By Tony Attwood
The media are certain: Arsenal need players, players, players and more players. Loads of players need to be shipped out too, although it is interesting that since we revealed that Xhaka is the player in the squad with the best playing statistics, demands for him to leave at once have been somewhat muted. That may be a coincidence of course.
But what can be done?
I don’t think I’ve been critical of Mr Arteta that much during the time has been manager, and the banner headline of this site about “supporting the manager” remains true – although I must admit once or twice I have been a little frustrated over this approach to discipline.
The media want wholesale changes to the squad over the next transfer window … but will the owner once more stump up record amounts of money to build a team againi, when having done that in recent years only to see Arsenal’s position fall down the league?
Transfer League has done an analysis of net spend in the last five seasons and got these figures – showing the clubs with the highest average net spend per season for the last five seasons. They don’t actually show the figures in the order of expenditure per season on average, but I have taken their figures and moved them around to show the top eight spenders per season.
Figures are in millions of pounds.
|Clubs||Purchases||Sold||Total cost||Per Season|
|6||Brighton & Hove Albion||£212.0||£14.6||£197.4||£39.5|
So Arsenal have been spending like a club that ought to be top four, but it has clearly not had that impact. Indeed a simple table comparing where the club is now with where it should be if spending were related to performance shows this.
|Club||Spending position||League position|
|Brighton & Hove Albion||6||16|
|West Ham United||8||7|
We can see that at the very top, the two top spending clubs are the two occupying first and second in the league. But thereafter spending money is hardly related to league position at all.
Of course you can argue that Brighton and Hove had to spend massively because basically they had a Championship squad just surviving in the league, but even so all that spending has hardly given them total security.
Wolverhampton have often been cited here as a a case of gamblers putting everything on one more spin of the wheel, spending money they didn’t have (by borrowing against forthcoming TV money) just before the pandemic arrived. Maybe we should just call that bad luck.
My point with transfers is that yes, if you start buying and go on buying you can build a team which when it gets to the top can stay there, and indeed as Arsenal supporters we should all be aware of that because that is what Herbert Chapman did.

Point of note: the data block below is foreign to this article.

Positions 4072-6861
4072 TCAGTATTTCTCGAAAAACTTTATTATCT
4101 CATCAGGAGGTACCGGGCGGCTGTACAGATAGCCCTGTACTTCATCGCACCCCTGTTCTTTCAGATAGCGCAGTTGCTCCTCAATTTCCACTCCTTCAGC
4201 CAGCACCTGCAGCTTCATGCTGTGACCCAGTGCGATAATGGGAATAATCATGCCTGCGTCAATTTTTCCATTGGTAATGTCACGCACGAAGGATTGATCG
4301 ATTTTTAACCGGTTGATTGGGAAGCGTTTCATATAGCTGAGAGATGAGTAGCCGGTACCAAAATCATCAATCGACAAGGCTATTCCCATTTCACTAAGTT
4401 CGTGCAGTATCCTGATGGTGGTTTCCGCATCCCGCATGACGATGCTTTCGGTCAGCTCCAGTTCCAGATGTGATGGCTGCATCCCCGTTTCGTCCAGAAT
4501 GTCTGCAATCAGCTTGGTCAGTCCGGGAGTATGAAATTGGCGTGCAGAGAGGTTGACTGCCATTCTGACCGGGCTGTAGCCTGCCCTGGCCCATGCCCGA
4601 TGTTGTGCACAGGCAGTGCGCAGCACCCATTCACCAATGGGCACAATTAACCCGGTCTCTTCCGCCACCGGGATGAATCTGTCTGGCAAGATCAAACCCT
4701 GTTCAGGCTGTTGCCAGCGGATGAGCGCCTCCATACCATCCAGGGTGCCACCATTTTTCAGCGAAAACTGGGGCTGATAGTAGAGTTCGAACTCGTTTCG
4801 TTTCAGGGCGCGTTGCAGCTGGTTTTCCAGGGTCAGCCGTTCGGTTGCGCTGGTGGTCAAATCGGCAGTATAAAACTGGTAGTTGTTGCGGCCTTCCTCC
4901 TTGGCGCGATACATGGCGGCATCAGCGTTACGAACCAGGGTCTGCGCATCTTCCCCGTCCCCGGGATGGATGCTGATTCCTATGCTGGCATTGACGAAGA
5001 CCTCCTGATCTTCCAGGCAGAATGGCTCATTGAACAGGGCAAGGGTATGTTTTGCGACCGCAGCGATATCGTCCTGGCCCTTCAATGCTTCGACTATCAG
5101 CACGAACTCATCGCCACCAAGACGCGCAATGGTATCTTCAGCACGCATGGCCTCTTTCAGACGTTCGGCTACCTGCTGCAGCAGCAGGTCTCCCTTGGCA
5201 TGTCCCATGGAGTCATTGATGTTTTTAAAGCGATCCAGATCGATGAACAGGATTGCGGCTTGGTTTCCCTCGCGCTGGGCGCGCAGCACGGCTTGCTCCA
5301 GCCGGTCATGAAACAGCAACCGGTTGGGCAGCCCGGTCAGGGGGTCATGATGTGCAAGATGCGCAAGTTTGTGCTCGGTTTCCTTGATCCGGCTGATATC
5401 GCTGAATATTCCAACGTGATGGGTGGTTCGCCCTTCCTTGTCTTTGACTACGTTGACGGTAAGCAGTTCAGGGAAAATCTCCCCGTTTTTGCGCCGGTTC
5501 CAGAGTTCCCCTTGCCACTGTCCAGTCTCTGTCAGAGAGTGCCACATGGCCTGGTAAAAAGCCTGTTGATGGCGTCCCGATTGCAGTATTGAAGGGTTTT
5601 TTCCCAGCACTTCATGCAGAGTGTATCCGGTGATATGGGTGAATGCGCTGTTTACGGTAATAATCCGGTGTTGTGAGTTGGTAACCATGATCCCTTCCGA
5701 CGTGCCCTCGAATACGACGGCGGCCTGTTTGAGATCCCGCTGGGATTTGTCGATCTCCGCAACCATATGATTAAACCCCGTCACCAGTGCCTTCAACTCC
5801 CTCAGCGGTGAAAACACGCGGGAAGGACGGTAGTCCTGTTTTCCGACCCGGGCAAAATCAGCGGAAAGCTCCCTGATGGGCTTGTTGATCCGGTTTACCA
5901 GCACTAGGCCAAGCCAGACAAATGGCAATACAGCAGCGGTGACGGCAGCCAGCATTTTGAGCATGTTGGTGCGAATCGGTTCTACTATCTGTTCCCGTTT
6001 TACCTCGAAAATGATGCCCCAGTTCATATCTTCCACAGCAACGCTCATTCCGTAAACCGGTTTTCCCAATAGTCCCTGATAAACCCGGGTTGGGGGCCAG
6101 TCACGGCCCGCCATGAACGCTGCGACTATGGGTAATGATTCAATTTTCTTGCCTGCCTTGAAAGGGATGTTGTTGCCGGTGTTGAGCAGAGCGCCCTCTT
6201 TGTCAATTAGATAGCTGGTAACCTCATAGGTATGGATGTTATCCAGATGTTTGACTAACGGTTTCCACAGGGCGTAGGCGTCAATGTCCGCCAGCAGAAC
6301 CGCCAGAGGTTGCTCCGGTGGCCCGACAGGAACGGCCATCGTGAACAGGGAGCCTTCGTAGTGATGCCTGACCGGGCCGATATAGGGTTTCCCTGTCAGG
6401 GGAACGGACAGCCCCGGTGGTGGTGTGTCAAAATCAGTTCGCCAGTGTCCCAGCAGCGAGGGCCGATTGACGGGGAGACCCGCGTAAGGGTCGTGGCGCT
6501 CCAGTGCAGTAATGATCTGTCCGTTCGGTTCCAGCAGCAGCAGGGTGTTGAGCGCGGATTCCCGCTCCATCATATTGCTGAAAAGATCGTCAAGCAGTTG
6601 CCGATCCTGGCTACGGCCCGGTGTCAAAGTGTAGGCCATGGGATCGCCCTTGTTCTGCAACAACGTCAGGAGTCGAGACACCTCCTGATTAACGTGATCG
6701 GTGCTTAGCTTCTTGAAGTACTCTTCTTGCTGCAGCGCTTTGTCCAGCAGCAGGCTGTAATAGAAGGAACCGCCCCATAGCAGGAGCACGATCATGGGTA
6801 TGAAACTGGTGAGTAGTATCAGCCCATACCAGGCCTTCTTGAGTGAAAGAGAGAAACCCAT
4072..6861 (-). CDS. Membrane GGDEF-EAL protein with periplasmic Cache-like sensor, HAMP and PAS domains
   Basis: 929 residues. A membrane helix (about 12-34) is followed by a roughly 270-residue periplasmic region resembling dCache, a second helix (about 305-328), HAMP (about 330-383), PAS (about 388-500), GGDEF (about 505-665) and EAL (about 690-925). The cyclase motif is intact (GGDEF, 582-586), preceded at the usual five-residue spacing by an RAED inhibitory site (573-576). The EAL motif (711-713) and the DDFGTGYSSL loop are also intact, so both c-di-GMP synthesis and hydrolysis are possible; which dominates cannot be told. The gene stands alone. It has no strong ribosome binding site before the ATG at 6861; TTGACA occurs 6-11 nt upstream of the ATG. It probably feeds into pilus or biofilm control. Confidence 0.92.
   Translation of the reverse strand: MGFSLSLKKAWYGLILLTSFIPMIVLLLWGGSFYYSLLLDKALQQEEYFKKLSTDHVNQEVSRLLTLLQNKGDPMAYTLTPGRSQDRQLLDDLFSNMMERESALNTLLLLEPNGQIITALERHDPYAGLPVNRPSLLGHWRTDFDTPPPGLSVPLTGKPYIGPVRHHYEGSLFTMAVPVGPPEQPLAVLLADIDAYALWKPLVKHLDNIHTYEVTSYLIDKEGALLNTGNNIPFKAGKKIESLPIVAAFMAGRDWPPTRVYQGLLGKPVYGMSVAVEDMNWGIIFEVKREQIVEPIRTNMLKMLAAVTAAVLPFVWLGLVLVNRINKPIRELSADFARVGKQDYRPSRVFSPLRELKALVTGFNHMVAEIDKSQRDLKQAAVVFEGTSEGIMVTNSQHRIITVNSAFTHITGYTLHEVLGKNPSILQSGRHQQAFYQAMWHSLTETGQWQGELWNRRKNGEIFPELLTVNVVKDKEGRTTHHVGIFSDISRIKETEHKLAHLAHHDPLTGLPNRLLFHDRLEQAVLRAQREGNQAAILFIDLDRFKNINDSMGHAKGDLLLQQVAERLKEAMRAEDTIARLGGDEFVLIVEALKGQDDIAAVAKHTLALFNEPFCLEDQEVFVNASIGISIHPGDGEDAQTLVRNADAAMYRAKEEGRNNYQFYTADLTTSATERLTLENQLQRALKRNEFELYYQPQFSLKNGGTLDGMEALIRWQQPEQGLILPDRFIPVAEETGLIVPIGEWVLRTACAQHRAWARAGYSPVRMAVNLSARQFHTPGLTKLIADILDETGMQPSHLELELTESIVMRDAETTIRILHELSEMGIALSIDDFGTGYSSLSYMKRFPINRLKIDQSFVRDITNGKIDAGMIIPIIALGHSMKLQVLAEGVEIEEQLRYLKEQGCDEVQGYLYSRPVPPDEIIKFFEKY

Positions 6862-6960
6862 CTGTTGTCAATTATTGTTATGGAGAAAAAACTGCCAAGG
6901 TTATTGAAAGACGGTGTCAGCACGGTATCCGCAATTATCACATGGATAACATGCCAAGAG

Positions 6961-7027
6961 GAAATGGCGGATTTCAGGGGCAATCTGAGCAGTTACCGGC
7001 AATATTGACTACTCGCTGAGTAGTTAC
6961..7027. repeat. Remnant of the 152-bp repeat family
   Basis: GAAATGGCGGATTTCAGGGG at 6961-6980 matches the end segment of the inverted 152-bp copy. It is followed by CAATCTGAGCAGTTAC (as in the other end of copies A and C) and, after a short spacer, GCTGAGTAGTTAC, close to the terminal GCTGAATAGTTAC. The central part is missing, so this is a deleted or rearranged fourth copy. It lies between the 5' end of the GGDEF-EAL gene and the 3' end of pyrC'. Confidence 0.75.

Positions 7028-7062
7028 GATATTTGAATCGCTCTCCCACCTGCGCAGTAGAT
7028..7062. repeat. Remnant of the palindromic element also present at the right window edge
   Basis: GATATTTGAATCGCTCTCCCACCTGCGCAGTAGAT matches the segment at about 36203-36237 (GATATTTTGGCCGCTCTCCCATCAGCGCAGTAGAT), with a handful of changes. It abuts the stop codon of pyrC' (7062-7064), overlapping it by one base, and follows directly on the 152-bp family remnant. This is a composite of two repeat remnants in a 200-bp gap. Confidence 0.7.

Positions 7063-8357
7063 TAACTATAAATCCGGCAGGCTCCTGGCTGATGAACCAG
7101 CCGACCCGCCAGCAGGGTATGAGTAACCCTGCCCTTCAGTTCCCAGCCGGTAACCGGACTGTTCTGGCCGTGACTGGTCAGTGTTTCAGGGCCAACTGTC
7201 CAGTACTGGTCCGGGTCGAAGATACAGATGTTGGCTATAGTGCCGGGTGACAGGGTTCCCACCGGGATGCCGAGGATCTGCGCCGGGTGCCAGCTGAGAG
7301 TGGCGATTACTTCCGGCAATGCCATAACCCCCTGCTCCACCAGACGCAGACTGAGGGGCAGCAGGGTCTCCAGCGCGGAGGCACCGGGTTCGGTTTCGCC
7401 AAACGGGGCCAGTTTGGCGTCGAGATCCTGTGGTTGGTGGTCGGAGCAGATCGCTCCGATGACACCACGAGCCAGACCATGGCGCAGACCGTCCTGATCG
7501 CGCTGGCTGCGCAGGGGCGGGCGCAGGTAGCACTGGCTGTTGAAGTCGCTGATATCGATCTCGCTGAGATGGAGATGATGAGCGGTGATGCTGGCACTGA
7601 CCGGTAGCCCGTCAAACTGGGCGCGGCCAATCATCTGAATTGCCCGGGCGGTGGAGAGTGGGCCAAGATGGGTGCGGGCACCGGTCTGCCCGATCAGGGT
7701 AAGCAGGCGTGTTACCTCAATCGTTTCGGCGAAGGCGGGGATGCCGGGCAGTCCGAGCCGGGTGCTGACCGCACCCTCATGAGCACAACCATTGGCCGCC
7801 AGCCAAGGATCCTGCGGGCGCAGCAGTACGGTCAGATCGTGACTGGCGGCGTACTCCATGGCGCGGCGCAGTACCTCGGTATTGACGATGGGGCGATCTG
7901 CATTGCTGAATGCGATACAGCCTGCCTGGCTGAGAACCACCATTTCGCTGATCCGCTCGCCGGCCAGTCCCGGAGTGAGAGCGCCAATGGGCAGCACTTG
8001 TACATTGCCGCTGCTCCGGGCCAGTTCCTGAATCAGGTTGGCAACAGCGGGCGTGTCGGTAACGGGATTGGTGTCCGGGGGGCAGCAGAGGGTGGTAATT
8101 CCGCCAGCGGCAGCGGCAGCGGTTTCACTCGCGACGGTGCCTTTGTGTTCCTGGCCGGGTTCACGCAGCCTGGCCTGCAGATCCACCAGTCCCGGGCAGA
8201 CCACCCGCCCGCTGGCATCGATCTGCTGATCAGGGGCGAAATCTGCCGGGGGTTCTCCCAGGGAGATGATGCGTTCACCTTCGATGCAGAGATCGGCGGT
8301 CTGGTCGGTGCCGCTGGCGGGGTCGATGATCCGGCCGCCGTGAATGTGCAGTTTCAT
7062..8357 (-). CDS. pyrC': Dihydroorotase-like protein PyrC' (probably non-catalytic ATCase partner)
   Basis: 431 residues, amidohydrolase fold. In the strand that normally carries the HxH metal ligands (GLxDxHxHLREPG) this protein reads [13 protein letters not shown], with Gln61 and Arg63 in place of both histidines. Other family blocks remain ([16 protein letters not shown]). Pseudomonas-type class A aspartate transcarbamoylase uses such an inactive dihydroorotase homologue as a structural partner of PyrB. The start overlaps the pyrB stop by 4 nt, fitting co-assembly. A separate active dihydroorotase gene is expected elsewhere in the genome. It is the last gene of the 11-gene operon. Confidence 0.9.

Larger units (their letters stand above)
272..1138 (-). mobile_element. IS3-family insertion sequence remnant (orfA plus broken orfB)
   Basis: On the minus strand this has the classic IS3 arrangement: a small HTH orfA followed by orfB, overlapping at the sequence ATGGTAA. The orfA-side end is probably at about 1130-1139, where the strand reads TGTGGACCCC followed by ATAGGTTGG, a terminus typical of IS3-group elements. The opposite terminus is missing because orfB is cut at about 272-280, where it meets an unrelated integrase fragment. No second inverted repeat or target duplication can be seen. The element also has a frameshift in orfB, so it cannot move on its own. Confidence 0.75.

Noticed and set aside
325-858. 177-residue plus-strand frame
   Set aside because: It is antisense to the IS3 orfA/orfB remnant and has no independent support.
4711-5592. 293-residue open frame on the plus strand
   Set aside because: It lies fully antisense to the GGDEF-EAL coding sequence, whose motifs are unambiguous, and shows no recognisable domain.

He spent far more than other managers when he came to Arsenal in 1925, but it took him five years before Arsenal won a trophy (the FA Cup in 1930) and one further year before we won the League (1931) – by which time Arsenal in the press were known as the Bank of England club.
However the club were not spending money invested by the directors – the Hill Wood clan that ran the club let Chapman spend the income they got from the huge crowds, but didn’t put in money of their own.
Having experimented with spending lots of money, and finding the league position tumbling as a result, I can’t see Kroenke repeating his error, and indeed why should he? Unless one is willing to invest as much as Manchester City do through spending the oil revenues of Abu Dhabi, or as much as Manchester United do through their income from a world-wide marketing scheme set up after the Munich air crash, there is no way of keeping up.
So we have to do something else; and that is where the Wenger model re-appears.
I was very critical of the way in which the manager handled the Aubameyang situation, and indeed of his disciplinary approach in general. It is where my view on “supporting the manager” breaks down. And I think we can add Guendouzi, Ozil and Sokratis to the list of those who have been poorly treated in my view.
And it is not just the case of the impact it has on the players themselves to find themselves publicly humiliated, it is the issue of how it is read by other players at the club and other clubs. Arsenal is now seen as a club that will not hesitate to put a player out to grass; paying him but not listing him in the 25, rather than selling him or even giving him away.
These players will feel humiliated by Arsenal, and that word will have spread among footballers in general. If the club had sold each player quietly and quickly the issue of humiliation would not have arisen.
Against Liverpool, Aubameyang did nothing of note. And why was that? Against West Ham there was little. Against Olympiakos…
So I don’t agree with the current fashion of criticising Mr Arteta for changing the defence – for until recently we had one of the best three records for defending in the league. That has slipped of course, but probably because other things have slipped as well. However talking of Arsenal’s “ongoing defensive woes” as FoLo continue to do on a daily basis is just plain daft.
No, much of the problem that arose in the Liverpool game came from the fact that Smith Rowe and Saka, our two recent shining stars, were not there, and Auba hardly did anything. The evolution of Martin Odegaard into the team has been built around having those young men and Auba present, and without them the recent approaches had to be torn up. As a result Odegaard was left isolated, and without Aubameyang putting in a shift, everything else fell to bits as well.
If Aubameyang had not still be suffering the after effects of public humiliation then we might have been able to shuffle the pack successfully, but Arteta does want his strict disciplinary approach, and so everyone was forced to suffer.
The Arsenal video collection: free
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